Limiting beliefs may be something you say in your head all the time (and are easily recognizable) or they could be buried so deep that you don’t even realize they are affecting you. Take some time to dig deep and try to identify one or two things you believe that are not necessarily true and may be holding you back.

“But wait!” you say, “That’s not a limiting belief, that IS true because everyone in my family IS overweight.”

Keep this in mind, they likely all share that same limiting belief, and use the same “evidence” as truth. Here is something to know about limiting beliefs: the stronger you hold the belief, the more “evidence” you will find everywhere to support it. Start believing something else and that evidence will come forward to support your new belief. It’s just like buying a new car and suddenly noticing that everyone drives the same car as you. Weird how that works, huh?

Now it’s time to challenge these beliefs and construct new more supportive beliefs! Let’s take the example of ‘I’m not experienced enough to get that job.’

Ask yourself, ‘How true do I really believe that is?’ Then look for evidence to the contrary. The evidence could be talking to others who got their dream jobs or even researching famous people who accomplished things they weren’t necessarily ‘qualified for’.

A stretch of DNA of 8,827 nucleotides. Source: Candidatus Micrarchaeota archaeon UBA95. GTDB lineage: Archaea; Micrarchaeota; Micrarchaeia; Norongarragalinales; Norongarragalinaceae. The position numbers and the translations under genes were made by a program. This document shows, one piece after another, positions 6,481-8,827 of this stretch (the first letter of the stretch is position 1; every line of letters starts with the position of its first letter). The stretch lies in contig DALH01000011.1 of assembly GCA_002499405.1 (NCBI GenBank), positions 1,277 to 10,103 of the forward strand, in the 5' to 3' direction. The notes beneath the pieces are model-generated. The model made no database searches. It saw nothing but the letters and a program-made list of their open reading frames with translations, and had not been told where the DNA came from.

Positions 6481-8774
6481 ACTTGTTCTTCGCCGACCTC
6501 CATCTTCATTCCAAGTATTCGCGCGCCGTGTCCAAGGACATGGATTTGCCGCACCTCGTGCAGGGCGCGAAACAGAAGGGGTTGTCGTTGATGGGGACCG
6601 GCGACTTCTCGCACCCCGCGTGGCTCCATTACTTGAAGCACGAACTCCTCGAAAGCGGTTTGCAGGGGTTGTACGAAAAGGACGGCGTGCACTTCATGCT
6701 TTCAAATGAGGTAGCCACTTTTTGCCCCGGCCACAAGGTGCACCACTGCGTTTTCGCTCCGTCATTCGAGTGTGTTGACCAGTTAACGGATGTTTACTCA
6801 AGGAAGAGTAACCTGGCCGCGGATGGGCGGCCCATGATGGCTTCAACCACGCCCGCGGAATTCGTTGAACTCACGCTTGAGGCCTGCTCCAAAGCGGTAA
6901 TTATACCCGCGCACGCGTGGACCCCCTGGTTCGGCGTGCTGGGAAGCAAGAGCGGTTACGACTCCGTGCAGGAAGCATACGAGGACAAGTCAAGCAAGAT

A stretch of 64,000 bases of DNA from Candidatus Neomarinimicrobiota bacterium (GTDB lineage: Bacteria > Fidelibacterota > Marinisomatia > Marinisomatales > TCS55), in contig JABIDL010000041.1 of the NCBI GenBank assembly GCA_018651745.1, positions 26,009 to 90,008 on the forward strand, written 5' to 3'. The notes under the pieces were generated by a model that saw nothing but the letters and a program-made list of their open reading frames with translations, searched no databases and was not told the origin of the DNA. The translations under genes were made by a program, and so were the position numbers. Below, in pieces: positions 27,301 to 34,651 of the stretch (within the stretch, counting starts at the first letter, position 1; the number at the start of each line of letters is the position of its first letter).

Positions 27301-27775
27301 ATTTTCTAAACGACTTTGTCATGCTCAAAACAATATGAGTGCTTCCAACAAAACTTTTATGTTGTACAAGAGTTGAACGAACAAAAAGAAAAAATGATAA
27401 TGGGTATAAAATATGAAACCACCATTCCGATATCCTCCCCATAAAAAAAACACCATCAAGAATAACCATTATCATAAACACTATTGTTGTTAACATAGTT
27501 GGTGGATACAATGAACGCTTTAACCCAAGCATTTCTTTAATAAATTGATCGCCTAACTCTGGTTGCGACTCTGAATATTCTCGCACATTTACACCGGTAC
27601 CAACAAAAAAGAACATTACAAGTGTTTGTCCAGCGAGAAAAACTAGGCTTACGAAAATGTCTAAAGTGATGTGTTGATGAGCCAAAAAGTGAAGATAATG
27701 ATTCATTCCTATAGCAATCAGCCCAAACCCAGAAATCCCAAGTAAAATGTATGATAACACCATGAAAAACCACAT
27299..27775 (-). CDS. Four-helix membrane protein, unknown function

You can also ask yourself where you got this idea from, or where have you heard that before. If you do some thinking, it’s likely you’ll be able to identify a parent, past teacher, friend or former boss who initially put this idea in your head. Once you’ve identified the source, you can determine if that is a reliable source, or is it possible they may simply be passing along beliefs they adopted from somewhere else.

THE single most powerful way to challenge a limiting belief is to ask yourself ‘What would be different (or what would I be doing differently) if I chose to no longer believe this?’ This not only disproves the belief, but helps you move forward in constructing a NEW belief and what operating under that belief would look and feel like (i.e. If I didn’t believe that, I would apply for that job and get it because they’d recognize during the interview that I’m a fast learner with great ideas.)

Identifying and challenging your limiting beliefs is an important part of removing the inner blocks that are getting in your way. Next we’ll take a look at assumptions and how changing our tendencies to predict the outcome can open new possibilities!

In the meantime, if you think inner blocks might be impacting you or your team’s success, reach out and contact me to learn about workshops and presentations to help professionals become aware of what may be holding them back, and 1:1 professional coaching to work through removing those barriers.

Trish Cody has over 18 years of experience consulting with some of the world’s top Fortune 500 Companies. As a Certified Professional Coach and Energy Leadership Master Practitioner, Trish works with clients to uncover their core values and beliefs, understand how they are showing up in their behaviors and impacting their success, and to learn new ways of thinking to naturally attract positivity and success. For more information, visit